29 October 2016

5 Maths Gems #65

Welcome to my 65th update from the world of Maths EduTwitter. This is where I share some of the latest ideas and resources for teaching maths.

1. New GCSE Revision Resources
I'm always on the lookout for resources for the new GCSE.

I'm pleased to see that Ben Tanner (‏@tannermaths) has updated his free revision flashcards.
Also, Steve Blades of m4ths.com has created a 9 - 1 GCSE helpbook which is packed full of facts and examples. 

If you've got any students working towards a Grade 9 then you'll like Steve's Grade 9 resources too. I'll be recommending these to my top students at Year 11 Parents Evening next week. I've also spotted Grade 9 Targeted Exam Practice workbooks on Amazon that they might want to buy.
2. Puzzle
Thanks to @Mr_Mathematics for sharing this nice number puzzle. My Year 7s enjoyed it. I also used it as the "Parents' Puzzle" in my half-termly Year 11 newsletter.
3. Visualiser Challenge
I went to a TeachMeet last week where teacher Ryan Foster talked about WAGOLLs ('What a Good One Looks Like'). He described how his school models the expected standard of work.

When I return homework to my classes I often display photos of the best work on my interactive whiteboard. I did this recently with my Year 12s after marking a disappointing set of homeworks. The example below was particularly difficult to mark.

I was pleased that the quality of most students' work improved after I shared good examples.

Thanks to my PGCE buddy Heerpal Sahota ‏(@MrHSahota) for sharing this idea for improving the standard of presentation:
"I use 'visualiser challenge' in many of my lessons, where I randomly select two or three pieces of work to project. The work should speak for itself, and we have a class discussion focusing on specific praise and constructive criticism".
What a lovely idea.

4. Marking Crib Sheets
This idea isn't going to work for everyone but is worth a look. To save time during marking, history teacher Mr Thornton (@MrThorntonTeach) created a template to record his comments and observations. He uses this sheet to give feedback to students collectively rather than individually. He shared this marking crib sheet on his blog and now it's become quite popular. Read his blog post to see how he uses these crib sheets with his classes.
Check out Twitter for more examples and discussion. This would work just as well in maths as in other subjects, particularly if your school expects you to do book marking - writing thirty separate (often near identical) comments is not a good use of your time.

Here's an example for A level maths from Katie Pollard (@takepi21). Her template is here. Katie handed out copies to her students for them to attach to their work. They each highlighted the sections relevant to them.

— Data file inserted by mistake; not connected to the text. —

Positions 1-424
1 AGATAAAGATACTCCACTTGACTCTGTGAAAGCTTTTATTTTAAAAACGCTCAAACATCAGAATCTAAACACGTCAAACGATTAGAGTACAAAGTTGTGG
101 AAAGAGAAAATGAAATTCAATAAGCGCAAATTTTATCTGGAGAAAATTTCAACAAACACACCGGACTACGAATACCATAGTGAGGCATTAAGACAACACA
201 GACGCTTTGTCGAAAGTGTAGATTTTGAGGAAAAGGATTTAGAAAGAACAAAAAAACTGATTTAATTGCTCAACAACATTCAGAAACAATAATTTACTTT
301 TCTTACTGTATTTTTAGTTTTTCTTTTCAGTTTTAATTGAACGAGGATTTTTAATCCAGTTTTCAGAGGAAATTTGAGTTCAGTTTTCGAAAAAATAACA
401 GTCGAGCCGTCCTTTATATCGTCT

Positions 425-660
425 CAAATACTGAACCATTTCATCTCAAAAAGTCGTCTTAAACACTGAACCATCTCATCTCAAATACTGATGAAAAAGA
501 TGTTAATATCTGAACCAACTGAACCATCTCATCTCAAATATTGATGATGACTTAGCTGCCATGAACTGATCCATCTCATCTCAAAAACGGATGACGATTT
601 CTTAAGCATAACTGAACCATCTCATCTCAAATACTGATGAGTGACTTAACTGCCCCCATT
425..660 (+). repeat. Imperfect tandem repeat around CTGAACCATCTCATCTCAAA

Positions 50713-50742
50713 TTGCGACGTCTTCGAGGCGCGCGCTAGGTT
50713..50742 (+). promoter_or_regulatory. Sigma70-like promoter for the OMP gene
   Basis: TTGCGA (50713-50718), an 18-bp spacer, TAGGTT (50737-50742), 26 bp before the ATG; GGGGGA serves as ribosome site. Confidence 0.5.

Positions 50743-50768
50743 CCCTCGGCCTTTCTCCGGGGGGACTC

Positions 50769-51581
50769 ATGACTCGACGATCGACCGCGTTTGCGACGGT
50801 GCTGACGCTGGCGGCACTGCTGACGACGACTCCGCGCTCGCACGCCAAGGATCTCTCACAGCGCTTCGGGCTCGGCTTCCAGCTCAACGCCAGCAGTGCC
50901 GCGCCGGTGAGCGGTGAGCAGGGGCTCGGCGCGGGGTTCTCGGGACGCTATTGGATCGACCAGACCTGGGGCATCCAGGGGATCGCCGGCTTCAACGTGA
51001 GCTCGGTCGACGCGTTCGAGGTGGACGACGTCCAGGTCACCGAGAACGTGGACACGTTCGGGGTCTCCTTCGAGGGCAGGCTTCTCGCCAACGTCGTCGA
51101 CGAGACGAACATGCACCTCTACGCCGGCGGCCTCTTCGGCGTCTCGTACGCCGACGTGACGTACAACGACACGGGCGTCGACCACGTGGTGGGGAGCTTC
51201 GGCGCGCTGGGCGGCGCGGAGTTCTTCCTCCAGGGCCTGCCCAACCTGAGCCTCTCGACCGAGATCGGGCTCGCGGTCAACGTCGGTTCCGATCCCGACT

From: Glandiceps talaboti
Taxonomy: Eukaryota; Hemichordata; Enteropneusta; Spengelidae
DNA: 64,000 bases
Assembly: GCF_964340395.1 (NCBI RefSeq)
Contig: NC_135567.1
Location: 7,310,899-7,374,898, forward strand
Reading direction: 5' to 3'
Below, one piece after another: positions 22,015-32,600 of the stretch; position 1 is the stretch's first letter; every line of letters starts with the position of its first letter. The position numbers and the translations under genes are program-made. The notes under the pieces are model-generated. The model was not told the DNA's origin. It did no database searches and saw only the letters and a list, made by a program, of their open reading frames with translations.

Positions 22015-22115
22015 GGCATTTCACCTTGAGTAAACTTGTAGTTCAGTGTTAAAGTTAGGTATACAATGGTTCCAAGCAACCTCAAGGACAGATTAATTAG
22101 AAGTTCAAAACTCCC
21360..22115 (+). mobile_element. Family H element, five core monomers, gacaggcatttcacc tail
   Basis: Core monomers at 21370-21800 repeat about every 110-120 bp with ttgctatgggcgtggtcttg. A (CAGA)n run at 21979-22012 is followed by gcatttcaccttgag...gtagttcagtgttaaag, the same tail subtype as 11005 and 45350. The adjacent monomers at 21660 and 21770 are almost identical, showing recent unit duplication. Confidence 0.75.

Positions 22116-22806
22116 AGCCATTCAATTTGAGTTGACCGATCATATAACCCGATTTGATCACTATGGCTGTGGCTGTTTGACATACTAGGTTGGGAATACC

5. Twinkl
Twinkl is a website full of lovely maths resources, including a huge range of activities for primary school children. They have recently started expanding their secondary maths collection, including resources for GCSE. The nice people at Twinkl kindly gave me free access to their resources so I could explore. Note that these resources require a subscription (they have various subscription packages ranging from £29.99 to £69.99 per year).

I'll share a few examples of their resources here to give you an idea of their style.
Extract from 'Shape at Home: Surface Area and Volume PowerPoint'
Extract from 'Budget at Home: Compound Interest and Depreciation PowerPoint'

There are a lot of resources that might work well with low attaining Year 7s, such as the 'KS3 Maths Addition and Subtraction Catch Up Resource Pack' and the 'KS3 Maths Place Value Catch Up Resource Pack' (extracts below).

I look forward to seeing Twinkl's secondary collection continue to grow.

Hurrah for half term! It came just at the right time. I've been even busier than usual this term because I'm a Year 13 form tutor and 27 of the students in my form are applying for university - UCAS is taking over my life! A break was much needed.

In case you missed them, my recent posts were:

My #christmaths16 tickets are selling really well. I've sold over 100 tickets so far so if you want to come then please book now before they sell out! I have less than 30 tickets left. Many schools are using this as their maths department Christmas night out.

Finally, I'll leave you with this Halloween problem from puzzle website expii (@expii). For more Halloween maths resources, see my Seasonal Maths page. 

The small town of Halloweenville was founded with a population of 1000 people. Each resident lives for about 30 years and each woman has an average of 4 children over her lifetime. After 300 years, what is the approximate ratio of the number of people who have died, to the number of people who are alive?

No comments:

Post a Comment